Recommended daily allowance: 16 milligrams

Recommended athletic dose: 100 milligrams twice daily

B5

Pantothenic Acid (B5) is an underrated player in the B family. It acts as a coenzyme for acetyl coenzyme A (acetyl CoA), which plays a central role in energy production and metabolism. In addition, B5 is important in the breakdown of fats and carbohydrates for energy, and is critical to the manufacture of red blood cells as well as sex and stress-related hormones produced in the adrenal glands (situated atop the kidneys). Vitamin B5 helps to maintain a healthy digestive tract and assists the body in the use of other vitamins, particularly B2 and riboflavin.

Sources: Avocado, beef (especially organ meats such as kidney and liver), broccoli, cauliflower, chicken, corn, duck, egg yolk, kale, legumes, lentils, lobster, milk, peanuts, salmon, soybeans, sunflower seeds, sweet potatoes, tomatoes, turkey, whole grains

Signs of deficiency: Burning feet, depression, fatigue, insomnia, irritability, stomach pains, upper respiratory infections, vomiting

Recommended daily allowance: 5 milligrams

Recommended athletic dose: 100 milligrams twice daily

B6

Pyridoxine (B6) promotes protein metabolism and absorption, helps with red blood cell production and enhances fat metabolism. B6 is needed for the production of serotonin in the brain, which increases focus and mental health. It is also involved in norepinephrine production in the body, which regulates blood flow to skin and muscle, and fat metabolism in fat cells.

Sources: Dairy products, green leafy vegetables, legumes, liver, pork, whole grains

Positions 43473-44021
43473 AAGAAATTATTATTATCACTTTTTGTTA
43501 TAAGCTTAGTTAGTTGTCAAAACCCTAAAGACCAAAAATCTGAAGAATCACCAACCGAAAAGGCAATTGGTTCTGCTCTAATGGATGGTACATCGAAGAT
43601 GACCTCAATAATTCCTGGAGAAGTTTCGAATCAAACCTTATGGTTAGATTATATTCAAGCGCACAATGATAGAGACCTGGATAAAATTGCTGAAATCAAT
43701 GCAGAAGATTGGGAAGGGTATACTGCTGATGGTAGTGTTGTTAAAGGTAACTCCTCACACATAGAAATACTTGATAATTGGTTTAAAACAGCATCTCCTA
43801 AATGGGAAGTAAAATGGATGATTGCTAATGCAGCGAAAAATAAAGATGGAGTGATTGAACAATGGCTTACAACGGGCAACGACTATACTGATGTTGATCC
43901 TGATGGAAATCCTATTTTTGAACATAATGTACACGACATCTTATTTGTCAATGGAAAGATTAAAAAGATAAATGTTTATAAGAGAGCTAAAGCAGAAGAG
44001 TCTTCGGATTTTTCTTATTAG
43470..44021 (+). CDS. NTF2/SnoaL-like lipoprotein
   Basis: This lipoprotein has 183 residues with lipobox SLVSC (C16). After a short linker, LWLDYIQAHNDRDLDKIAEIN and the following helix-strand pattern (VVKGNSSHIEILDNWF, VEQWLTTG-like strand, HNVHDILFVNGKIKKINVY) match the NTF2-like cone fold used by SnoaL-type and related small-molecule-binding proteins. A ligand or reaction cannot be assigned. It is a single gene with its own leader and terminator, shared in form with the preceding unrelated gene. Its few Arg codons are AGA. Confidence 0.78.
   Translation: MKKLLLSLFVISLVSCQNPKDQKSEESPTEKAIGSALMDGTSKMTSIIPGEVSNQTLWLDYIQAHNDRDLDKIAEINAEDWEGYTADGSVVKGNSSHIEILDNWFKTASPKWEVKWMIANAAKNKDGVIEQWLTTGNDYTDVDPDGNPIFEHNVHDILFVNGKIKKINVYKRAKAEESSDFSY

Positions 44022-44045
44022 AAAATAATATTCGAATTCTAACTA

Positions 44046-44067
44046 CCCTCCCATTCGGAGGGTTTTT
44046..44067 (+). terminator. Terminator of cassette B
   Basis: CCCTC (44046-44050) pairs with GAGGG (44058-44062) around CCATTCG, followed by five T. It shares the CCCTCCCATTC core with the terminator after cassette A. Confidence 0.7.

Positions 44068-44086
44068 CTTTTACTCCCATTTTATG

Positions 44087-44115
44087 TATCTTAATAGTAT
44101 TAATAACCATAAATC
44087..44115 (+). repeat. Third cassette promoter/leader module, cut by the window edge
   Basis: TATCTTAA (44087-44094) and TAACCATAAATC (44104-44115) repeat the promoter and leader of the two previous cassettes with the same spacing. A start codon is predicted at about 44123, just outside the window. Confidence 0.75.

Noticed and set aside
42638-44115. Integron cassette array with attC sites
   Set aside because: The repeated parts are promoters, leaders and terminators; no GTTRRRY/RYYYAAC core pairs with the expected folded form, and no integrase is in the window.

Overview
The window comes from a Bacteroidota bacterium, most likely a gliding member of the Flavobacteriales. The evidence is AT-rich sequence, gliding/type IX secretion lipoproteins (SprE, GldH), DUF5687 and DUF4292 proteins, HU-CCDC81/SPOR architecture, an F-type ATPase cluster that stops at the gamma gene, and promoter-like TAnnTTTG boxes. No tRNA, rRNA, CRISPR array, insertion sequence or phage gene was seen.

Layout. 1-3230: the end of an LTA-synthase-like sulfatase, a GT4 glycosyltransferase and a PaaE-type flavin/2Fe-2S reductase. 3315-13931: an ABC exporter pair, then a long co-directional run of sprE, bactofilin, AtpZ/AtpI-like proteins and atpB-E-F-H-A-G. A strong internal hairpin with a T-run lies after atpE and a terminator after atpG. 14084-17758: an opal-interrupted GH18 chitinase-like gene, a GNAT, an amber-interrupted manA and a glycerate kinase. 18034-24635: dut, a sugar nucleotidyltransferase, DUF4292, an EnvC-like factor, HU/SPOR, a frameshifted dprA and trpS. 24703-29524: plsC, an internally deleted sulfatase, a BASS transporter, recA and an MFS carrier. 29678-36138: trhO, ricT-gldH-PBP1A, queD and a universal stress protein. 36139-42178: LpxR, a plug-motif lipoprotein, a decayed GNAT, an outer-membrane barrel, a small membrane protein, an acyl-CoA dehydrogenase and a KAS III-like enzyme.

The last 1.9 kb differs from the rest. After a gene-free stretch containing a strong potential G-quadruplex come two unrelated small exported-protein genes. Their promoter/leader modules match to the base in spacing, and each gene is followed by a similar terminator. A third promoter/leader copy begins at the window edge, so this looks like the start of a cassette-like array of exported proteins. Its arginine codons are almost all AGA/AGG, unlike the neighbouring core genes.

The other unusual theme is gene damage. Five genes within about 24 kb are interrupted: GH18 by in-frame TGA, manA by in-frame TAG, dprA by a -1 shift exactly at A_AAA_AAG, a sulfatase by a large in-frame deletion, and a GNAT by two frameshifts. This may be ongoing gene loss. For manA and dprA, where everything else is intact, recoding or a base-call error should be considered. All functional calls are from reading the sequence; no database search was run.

Signs of deficiency: Anemia, cracks in lips, kidney stones, nausea, skin disorders

Recommended daily allowance: 1.3 milligrams

Recommended athletic dose: 100 milligrams twice daily

B7

Biotin (B7 or H) is important in cell growth and metabolism of fats and amino acids. It has been shown to increase insulin sensitivity and help regulate blood glucose levels.

Sources: Almonds, carrots, eggs, onions, peanuts, salmon, sweet potatoes, tomatoes, walnuts

Signs of deficiency: Biotin deficiency is rare, since the body’s intestinal bacteria can produce it. However, eating raw egg whites can decrease biotin levels in the body, and a few digestive diseases may limit the body’s biotin production and absorption, leading to conjunctivitis (pinkeye), depression, dermatitis, hair loss, hallucination, numbness and tingling of the extremities, and tiredness.

Recommended daily allowance: No RDA established

Recommended athletic dose: 300 micrograms twice daily

B9

Folic Acid (B9 or M) is key in DNA (gene) synthesis and repair, and is an important contributor to protein metabolism and red blood cell formation. It is especially vital under conditions of rapid cell division and growth, which is why women are advised to take it during pregnancy. Finally, folic acid decreases homocysteine levels, reducing the risk of heart disease.

Sources: Bananas, beef (especially organ meats such as kidney and liver), green leafy vegetables, legumes, lemons, melons, orange juice

Signs of deficiency: Anemia, confusion, depression, diarrhea. Drinking alcohol can deplete the body’s folic acid levels.

Recommended daily allowance: 400 micrograms

Recommended athletic dose: 400 micrograms twice daily

B12

Cobalamin (B12) is a coenzyme involved in the production of serotonin and DNA, the latter of which makes B12 an important player in protein and red blood cell synthesis. Adequate vitamin B12 is needed for increasing muscle mass and the oxygen-carrying capacity of blood, and decreasing anxiety.

Sources: Beef (especially organ meats such as kidney and liver), eggs, fish, milk, oysters, shellfish

Signs of deficiency: Anemia, neurological disorders, numbness in fingers or toes

Recommended daily allowance: 2.4 micrograms

Recommended athletic dose: At least 100 micrograms twice daily